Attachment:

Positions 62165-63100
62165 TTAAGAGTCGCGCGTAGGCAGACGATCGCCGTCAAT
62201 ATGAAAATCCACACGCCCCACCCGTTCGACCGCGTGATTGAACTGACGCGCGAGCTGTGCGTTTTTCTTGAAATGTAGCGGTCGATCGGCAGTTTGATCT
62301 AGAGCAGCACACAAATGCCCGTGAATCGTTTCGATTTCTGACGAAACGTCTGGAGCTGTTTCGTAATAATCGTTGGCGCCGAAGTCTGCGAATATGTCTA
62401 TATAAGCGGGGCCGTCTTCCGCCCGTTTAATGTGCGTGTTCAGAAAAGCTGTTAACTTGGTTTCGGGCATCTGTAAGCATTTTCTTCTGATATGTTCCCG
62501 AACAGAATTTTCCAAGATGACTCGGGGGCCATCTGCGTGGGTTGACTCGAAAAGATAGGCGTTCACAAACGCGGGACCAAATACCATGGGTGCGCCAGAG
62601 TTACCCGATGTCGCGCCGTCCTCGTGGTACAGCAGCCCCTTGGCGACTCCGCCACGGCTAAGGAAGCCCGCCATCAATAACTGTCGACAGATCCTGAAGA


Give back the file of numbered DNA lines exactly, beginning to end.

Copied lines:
Positions 62165-63100
62165 TTAAGAGTCGCGCGTAGGCAGACGATCGCCGTCAAT
62201 ATGAAAATCCACACGCCCCACCCGTTCGACCGCGTGATTGAACTGACGCGCGAGCTGTGCGTTTTTCTTGAAATGTAGCGGTCGATCGGCAGTTTGATCT
62301 AGAGCAGCACACAAATGCCCGTGAATCGTTTCGATTTCTGACGAAACGTCTGGAGCTGTTTCGTAATAATCGTTGGCGCCGAAGTCTGCGAATATGTCTA
62401 TATAAGCGGGGCCGTCTTCCGCCCGTTTAATGTGCGTGTTCAGAAAAGCTGTTAACTTGGTTTCGGGCATCTGTAAGCATTTTCTTCTGATATGTTCCCG
62501 AACAGAATTTTCCAAGATGACTCGGGGGCCATCTGCGTGGGTTGACTCGAAAAGATAGGCGTTCACAAACGCGGGACCAAATACCATGGGTGCGCCAGAG
62601 TTACCCGATGTCGCGCCGTCCTCGTGGTACAGCAGCCCCTTGGCGACTCCGCCACGGCTAAGGAAGCCCGCCATCAATAACTGTCGACAGATCCTGAAGA